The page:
Nearly a year ago, I set off on a virtual journey into the past as I worked to create a course on Ancient Jewish History using a very modern platform through the Online Judaic Studies Consortium’s corner of VHS Learning network of schools. OJSC provided a quick and painless online method for my own training via Teacher Orientation, followed by a more in-depth training for Online Course Development. After many months of pulling together the materials and sources, always keeping in mind that I wanted this online experience to not be the typical online experience for students, I completed the course. I reclined in my chair and looked at nearly sixty lessons in one glance, containing primary sources from more than two thousand years ago, all on my laptop. I looked at the colorful images altogether, including Ancient Hebrew, Cuneiform, the Dead Sea Scrolls, Assyrian wall reliefs and more - all side by side on my desktop. It was a surreal moment in which I noted the lengthy span of time and history all in a flashing second on my bright computer screen. Two worlds converged, the Ancient and Modern, and three thousand years passed in a blink of an eye. At the same time, I was struck by the gravity of responsibility, as the teacher/creator of the course.
In creating this course, I came to the conclusion that the end goal was to inspire innovation, meaning self-guided inquiry (especially of primary sources). Indeed, I thought, every honest teacher realizes their students are a catalyst to their own advances in learning. I wanted students, many of whom truly would be studying the material alone, to grapple with the primary sources and think independently. I wanted students to be able to read the ancient sources of history with a spirit of gentleness towards the ancient historical writers, who had limited information, and to always assume good intent, in comparison to many modern thinkers who would assume negligence or deception. My goal in designing the course “Ancient Jewish History” for students studying online was to make Judaism of the ancient world relevant to a modern student. At the same time, I demanded of myself, as the creator of the course, that the primary sources - texts, images, evidence from the archaeological record - be presented in an innovative way.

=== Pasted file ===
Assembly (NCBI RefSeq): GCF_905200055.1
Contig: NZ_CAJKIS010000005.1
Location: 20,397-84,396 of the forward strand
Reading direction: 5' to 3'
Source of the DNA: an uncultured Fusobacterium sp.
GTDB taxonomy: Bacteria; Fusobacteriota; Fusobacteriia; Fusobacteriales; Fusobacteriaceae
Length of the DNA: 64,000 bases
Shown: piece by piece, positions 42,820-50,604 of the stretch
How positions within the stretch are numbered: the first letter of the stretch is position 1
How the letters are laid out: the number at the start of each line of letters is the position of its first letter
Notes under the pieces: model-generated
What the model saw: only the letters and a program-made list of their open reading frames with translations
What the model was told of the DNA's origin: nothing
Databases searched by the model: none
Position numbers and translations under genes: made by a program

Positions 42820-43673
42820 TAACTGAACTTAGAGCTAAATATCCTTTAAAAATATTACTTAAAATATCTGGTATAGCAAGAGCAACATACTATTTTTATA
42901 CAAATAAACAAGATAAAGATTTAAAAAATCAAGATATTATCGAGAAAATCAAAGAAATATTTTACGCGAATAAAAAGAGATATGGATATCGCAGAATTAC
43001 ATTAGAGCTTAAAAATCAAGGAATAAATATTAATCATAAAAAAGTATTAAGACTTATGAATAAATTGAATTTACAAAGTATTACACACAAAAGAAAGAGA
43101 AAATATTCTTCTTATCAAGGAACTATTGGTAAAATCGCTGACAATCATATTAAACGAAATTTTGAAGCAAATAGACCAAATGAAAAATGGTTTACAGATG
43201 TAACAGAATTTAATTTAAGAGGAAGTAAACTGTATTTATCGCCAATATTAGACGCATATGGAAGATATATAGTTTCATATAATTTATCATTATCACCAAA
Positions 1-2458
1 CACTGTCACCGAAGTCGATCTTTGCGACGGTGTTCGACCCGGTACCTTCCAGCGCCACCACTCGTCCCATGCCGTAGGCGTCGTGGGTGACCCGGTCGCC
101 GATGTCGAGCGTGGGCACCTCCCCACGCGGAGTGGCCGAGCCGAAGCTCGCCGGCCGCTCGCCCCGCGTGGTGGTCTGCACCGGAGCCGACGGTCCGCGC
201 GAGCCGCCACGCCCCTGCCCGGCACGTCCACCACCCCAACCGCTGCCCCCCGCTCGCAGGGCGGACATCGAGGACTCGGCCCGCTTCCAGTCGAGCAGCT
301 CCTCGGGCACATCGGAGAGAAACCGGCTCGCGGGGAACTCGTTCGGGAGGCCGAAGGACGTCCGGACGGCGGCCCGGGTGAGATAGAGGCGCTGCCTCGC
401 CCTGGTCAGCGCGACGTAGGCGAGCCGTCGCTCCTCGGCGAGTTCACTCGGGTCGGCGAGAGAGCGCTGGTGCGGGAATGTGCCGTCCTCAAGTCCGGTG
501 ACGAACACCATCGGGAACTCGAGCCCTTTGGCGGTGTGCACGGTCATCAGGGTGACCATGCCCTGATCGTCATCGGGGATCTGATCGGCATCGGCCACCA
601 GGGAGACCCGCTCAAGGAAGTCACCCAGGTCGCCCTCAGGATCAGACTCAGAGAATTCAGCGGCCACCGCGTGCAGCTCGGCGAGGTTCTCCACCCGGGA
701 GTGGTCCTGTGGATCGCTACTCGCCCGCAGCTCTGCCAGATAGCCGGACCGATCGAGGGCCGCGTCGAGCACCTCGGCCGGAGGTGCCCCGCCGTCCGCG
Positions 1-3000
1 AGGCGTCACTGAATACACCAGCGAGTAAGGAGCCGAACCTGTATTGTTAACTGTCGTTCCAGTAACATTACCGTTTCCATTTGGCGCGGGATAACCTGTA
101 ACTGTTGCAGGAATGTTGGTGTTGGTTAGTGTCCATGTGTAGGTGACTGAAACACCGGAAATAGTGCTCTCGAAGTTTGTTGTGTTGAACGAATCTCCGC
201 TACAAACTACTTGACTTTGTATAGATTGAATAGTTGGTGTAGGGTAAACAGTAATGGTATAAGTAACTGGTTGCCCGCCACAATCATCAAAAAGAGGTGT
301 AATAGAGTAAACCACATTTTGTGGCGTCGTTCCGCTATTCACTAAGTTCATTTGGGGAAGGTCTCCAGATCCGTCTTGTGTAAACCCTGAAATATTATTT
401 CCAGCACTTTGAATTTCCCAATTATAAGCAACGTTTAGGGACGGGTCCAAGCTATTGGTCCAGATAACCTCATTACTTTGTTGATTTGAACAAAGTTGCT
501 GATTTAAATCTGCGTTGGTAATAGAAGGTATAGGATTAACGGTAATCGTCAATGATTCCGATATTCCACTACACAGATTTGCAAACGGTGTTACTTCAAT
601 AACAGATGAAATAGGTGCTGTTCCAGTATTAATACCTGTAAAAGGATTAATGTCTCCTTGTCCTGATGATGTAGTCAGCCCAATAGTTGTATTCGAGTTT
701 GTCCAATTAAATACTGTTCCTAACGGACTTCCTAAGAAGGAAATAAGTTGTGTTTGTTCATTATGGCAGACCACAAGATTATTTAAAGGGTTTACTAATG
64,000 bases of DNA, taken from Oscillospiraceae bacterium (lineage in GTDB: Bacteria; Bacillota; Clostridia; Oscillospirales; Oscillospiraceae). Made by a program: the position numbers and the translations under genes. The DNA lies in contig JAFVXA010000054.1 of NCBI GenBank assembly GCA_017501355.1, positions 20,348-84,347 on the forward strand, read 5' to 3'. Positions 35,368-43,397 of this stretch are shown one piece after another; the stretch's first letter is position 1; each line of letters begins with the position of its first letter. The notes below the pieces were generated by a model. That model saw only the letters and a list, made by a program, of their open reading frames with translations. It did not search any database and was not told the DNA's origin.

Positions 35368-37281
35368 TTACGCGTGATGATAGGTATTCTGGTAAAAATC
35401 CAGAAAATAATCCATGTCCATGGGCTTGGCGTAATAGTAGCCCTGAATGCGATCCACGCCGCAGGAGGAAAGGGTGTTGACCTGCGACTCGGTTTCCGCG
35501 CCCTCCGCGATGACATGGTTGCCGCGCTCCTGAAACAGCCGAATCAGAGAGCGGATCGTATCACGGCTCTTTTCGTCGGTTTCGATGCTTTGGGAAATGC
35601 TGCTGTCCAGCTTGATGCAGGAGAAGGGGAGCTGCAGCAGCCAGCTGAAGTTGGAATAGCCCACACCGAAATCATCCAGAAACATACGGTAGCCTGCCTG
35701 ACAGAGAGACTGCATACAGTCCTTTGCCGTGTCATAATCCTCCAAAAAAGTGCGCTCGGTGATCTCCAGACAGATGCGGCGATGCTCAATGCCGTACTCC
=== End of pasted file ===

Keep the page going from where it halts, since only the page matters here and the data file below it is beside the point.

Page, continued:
Today, we have vast amounts of information at our fingertips that may be retrieved in a moment, yet for many, that information is lacking context, and mainly consists of secondary narratives. The aim of the course is to create students who are Ancient Jewish Historians of innovation - learners who use modern tools to explore, understand and interpret primary sources from long ago. Doing so not only relieves me of the egocentricity that can be inherent in teaching but also creates a new generation of historians who will contribute to the discovery of the secrets of the ancient past.
Mrs. Eretz currently serves as a Judaic History Instructor at Frankel Jewish Academy in West Bloomfield, teaching Jewish History, Holocaust Studies, Israel Advocacy, and History of the Arab-Israeli Conflict. She also works part-time for the ADL (Anti-Defamation League) of Michigan facilitating "Words to Action" which includes Anti-Semitism education/action at local synagogues and Jewish organizations. She co-published the first English Translation of the Samaritan Pentateuch while completing her MA (Bible and the Ancient Near East Program) at Hebrew University in Jerusalem, and lived in Israel for four years.